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A cottage industry in Vista bashing sprang up for two reasons: a) due to the optimistic marketing and education, users misunderstood the real-world hardware requirements and are having issues; and b) folks like to bash Microsoft.

When buying a new PC today, it's common to have access to 4 GB of RAM, a 500 GB hard drive, and a multi-core processor (though the latter won't work with Vista Home Basic) -- the probable base hardware set-up where Vista users should begin. Microsoft still recommends a minimum 1 GB RAM and a 40 GB hard drive in their literature, which is optimistic. This leads to "I've got what Microsoft recommends and my Vista computer doesn't work."

With folks loading up music and video these days, a big hard drive can only be good. Further, 2 GB RAM is probably the minimum with 3 GB or 4 GB being better. Throw in a multi-core processor for good measure.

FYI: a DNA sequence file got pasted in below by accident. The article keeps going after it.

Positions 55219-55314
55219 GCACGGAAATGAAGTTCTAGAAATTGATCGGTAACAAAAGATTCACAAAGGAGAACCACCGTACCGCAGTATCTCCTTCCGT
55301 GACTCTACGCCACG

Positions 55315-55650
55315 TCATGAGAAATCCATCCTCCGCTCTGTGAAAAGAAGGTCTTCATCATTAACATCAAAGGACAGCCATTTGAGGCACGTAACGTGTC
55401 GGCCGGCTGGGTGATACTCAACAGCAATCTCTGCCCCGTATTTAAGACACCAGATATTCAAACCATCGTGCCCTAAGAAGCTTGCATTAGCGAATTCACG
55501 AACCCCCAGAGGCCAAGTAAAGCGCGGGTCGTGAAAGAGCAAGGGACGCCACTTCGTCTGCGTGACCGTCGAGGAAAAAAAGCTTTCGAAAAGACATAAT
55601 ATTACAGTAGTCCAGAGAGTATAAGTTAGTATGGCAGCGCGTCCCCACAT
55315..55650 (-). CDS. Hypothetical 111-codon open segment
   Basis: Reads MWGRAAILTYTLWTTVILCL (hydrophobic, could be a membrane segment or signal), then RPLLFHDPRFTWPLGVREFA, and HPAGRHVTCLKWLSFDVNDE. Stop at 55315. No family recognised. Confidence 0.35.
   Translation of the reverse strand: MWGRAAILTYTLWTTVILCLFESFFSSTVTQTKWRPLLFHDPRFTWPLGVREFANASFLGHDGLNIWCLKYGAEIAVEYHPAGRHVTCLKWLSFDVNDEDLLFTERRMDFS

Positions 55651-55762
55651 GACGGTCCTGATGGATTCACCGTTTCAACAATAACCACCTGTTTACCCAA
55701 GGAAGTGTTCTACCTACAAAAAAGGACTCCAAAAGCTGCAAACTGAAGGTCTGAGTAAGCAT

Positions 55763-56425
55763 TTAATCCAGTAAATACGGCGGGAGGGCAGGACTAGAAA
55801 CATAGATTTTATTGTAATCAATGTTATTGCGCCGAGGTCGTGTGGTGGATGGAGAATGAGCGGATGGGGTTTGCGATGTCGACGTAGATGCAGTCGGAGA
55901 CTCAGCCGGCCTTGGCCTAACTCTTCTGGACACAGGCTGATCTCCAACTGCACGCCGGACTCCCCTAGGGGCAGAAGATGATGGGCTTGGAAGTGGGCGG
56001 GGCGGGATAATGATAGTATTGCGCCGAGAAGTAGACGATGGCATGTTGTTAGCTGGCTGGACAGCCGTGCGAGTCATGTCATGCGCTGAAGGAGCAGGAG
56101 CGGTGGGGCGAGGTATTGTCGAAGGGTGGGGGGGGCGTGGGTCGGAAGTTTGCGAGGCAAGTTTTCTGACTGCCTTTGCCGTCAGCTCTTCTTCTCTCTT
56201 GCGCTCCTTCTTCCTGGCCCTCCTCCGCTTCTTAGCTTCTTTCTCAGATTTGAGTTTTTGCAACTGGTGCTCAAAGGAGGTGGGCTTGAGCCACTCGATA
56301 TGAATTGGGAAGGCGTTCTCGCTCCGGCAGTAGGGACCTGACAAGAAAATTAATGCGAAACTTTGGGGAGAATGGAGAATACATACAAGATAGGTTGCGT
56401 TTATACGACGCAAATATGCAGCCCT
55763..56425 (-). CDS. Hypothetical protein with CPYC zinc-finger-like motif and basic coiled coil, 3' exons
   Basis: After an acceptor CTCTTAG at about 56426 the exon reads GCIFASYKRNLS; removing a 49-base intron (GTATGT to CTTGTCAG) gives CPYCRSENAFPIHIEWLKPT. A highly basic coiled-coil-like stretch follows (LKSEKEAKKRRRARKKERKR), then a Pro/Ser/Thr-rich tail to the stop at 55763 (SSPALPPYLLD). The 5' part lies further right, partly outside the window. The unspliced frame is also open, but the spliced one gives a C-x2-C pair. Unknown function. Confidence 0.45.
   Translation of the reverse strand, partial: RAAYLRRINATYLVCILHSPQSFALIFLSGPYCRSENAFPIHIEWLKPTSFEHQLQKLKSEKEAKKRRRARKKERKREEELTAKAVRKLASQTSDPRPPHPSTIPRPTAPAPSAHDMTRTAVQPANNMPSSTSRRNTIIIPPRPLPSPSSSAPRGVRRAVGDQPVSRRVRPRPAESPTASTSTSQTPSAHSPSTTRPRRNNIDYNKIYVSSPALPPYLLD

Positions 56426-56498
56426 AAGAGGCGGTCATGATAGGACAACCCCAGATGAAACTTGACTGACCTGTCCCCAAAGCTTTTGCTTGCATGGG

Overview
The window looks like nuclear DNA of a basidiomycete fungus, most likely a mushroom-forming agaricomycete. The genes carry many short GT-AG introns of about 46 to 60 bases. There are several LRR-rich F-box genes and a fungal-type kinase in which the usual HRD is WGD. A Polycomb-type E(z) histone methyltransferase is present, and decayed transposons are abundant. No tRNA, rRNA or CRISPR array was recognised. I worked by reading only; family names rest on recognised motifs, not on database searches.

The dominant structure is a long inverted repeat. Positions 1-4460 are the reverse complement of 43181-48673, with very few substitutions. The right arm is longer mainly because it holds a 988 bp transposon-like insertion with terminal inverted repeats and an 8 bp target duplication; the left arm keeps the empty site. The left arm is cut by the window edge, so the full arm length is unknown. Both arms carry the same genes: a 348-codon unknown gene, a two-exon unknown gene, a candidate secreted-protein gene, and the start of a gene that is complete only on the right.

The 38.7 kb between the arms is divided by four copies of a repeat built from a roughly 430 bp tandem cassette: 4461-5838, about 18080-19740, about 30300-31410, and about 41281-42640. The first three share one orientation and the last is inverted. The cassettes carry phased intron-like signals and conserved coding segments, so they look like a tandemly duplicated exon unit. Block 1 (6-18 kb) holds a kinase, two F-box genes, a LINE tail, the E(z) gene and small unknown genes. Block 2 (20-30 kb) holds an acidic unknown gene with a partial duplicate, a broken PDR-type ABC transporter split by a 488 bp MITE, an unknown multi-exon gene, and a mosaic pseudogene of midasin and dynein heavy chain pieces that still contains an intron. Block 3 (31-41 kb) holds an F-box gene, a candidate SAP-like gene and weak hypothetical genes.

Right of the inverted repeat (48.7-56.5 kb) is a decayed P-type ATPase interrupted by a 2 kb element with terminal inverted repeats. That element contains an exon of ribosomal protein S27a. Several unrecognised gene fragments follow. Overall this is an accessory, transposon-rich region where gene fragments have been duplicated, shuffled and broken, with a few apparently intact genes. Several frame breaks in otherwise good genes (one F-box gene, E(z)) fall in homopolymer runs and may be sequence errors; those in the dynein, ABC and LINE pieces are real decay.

It's difficult to assess individual PC and network issues here, and I'm sure there are folks with greater than the Microsoft published minimum hardware configuration who have issues, but from my personal home and business experience, and those of everybody I work with, Vista works fine.

If Microsoft takes all of this into account, along with addressing known issues, Windows 7 will be a smoother release.

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Old 01-09-09, 01:17 PM   #20
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Unless things have changed in a scary way in the last few years, the BSA has no direct authority, so you can tell them to stuff it at the front door. Of course, the small companies that the BSA tends (or tended) to attack can't afford to defend themselves from Micros--err, the BSA in court, so they go along with it.
That is true. However, in a period of 3-4 hours, they will be back at your door with the constable, a motion of discovery, and a tort summons with some insanely high dollar amount attached to it. Especially with a smaller business (as you said) who don't have the armies of attorneys who can quash said subpoenas.

Most judges, especially here in Texas (the state where all the patent lawsuits are filed in), are extremely pro-IP, so they will sign a subpoena very fast.